Pumpkin and Wild Rice Soup for Samhain – from Penda aka MontiLee Stormer, horror write at large.
- 2 cups cooked wild rice
- 2 tablespoons butter or margarine
- 1 cup chopped onion
- 4 cups chicken broth
- 1 can (16-ounces) pumpkin (for thicker soup, use 2)
- 1/8 teaspoon white pepper
- 1 cup heavy cream
- Chives or parsley for garnish
The part that takes the longest for me is trying to figure out how much rice I want. I like my soups like stews – nice and thick and warming from the inside out. This means Math is involved so after trying to figure it out myself, I finally break down and find the husband who reminds me that Rice tends to double and to not go nuts. For more rice in this dish, I recommend 1 and one half cups (uncooked) wild rice made according to package directions. It’ll give you a soup you can chew, and if you’re like me you’ll be eating this while sitting outside feeding other people’s brats high doses of refined sugar. The chewing motion will keep you warm.
While your rice is cooking, you’ll be wanting to get all of the other bits of happiness together because as the rice finishes, you’ll be adding it to the soup. It’s all about synchronicity, which is perfect because if your halloween night is done right, the police will definitely get involved (see what I did there – I implied you’ll do something illegal!).
Chop your onion into pieces that could potentially be snorted by a toddler. You can use your best guess but if you have one around, the trial and error method works best. In a large Dutch Oven (or a big stew pot, whatever isn’t currently rendering baby fat) melt the butter and sauté the onions. You’ll want your onions the color of a three-day old scab, which is to say lightly brown and a bit translucent. Done over medium heat (because the husband put a regulator on the knobs due to “The Incident”) it should take about 15 minutes, about half the cooking time of the rice.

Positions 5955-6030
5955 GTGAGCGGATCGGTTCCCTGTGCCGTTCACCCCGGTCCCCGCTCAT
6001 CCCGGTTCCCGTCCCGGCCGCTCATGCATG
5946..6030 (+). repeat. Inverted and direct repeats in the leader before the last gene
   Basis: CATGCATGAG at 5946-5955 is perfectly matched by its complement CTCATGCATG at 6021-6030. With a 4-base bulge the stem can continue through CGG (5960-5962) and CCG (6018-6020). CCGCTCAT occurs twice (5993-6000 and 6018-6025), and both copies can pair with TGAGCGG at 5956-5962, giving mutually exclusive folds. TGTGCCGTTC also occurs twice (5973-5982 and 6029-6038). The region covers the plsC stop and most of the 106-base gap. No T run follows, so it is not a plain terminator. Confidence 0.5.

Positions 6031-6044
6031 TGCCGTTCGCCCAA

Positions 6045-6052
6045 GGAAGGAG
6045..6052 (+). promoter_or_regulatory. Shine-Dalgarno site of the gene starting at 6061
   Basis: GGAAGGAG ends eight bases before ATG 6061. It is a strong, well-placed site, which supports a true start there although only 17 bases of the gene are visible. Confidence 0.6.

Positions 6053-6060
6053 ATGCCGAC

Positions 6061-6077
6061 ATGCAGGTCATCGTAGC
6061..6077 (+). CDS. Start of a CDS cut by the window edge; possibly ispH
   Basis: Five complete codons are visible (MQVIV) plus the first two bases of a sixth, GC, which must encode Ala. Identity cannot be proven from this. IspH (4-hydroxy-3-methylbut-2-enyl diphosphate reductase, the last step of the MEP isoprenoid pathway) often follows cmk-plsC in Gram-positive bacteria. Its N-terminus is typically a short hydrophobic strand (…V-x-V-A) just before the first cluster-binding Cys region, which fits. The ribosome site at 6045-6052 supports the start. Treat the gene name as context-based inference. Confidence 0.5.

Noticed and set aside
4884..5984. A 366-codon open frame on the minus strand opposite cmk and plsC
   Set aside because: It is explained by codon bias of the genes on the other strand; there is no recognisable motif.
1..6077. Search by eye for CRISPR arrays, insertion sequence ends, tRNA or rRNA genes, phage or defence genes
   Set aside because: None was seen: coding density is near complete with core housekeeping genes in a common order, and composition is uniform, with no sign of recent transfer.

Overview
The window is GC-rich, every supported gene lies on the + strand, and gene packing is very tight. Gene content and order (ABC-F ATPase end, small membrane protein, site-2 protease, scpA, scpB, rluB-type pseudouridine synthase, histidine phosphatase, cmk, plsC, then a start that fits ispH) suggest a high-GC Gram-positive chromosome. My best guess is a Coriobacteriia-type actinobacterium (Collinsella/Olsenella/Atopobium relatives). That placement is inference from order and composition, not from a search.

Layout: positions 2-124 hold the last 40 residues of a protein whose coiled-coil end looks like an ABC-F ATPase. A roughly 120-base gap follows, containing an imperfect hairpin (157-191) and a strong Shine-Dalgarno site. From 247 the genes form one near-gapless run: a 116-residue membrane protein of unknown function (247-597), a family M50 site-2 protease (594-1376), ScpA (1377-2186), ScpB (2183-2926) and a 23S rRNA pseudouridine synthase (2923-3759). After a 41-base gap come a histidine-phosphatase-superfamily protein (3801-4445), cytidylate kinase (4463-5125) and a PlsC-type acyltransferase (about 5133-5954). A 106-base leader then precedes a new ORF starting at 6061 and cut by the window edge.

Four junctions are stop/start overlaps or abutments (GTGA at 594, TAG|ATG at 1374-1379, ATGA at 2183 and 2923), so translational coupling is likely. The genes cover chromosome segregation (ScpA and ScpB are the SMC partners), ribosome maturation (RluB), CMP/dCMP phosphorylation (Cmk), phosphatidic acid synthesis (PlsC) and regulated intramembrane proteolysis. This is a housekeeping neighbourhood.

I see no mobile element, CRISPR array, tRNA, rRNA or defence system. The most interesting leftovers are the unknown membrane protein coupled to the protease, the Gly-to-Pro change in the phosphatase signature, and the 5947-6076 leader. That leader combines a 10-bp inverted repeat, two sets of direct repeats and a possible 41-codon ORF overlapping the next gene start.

Drown your onions in chicken broth. You can use vegetable broth, but as it’s a harvest holiday, somewhere along the line an animal should have given its life. To tease the onions into thinking they may be rescued, drop in the pumpkin by spoonfuls and chuckle to yourself at the folly of hope. Create your own maelstrom with several good stirs to drive home the finality. Cover and simmer another 15 minutes. To the surviving onions it’ll be like turning off the sun.
Now is a good time to check on your rice. I don’t know about you, but my rice likes to burn itself to the bottom of the pot. I think it’s an emo-thing as they can’t cut themselves, but they can be all angsty and affect the “blacker-than-thou” bit to your cookware if you don’t keep an eye on them.
For the rice that has chosen to go on and become productive members of society, it may be added to the pumkiny broth. There will be no surviving onions at this point, and the rice will use this time to claim the corpses for their God – which will be you. Sprinkle upon them white pepper to show you accept their tribute. Cover once more and give everything in the pot a chance to consummate their new relationships. If their anything like my last boyfriend, 10 minutes should be more than enough time. Stirring in the cream is like wrapping a glass in a napkin, stamping on it and yelling “Mazel-tov!” as the happiness in the pot is just that great. Bring everything to one final boil and serve sprinkled with chives or parsley, like the funeral wreaths upon the sea in memory of the fallen onions.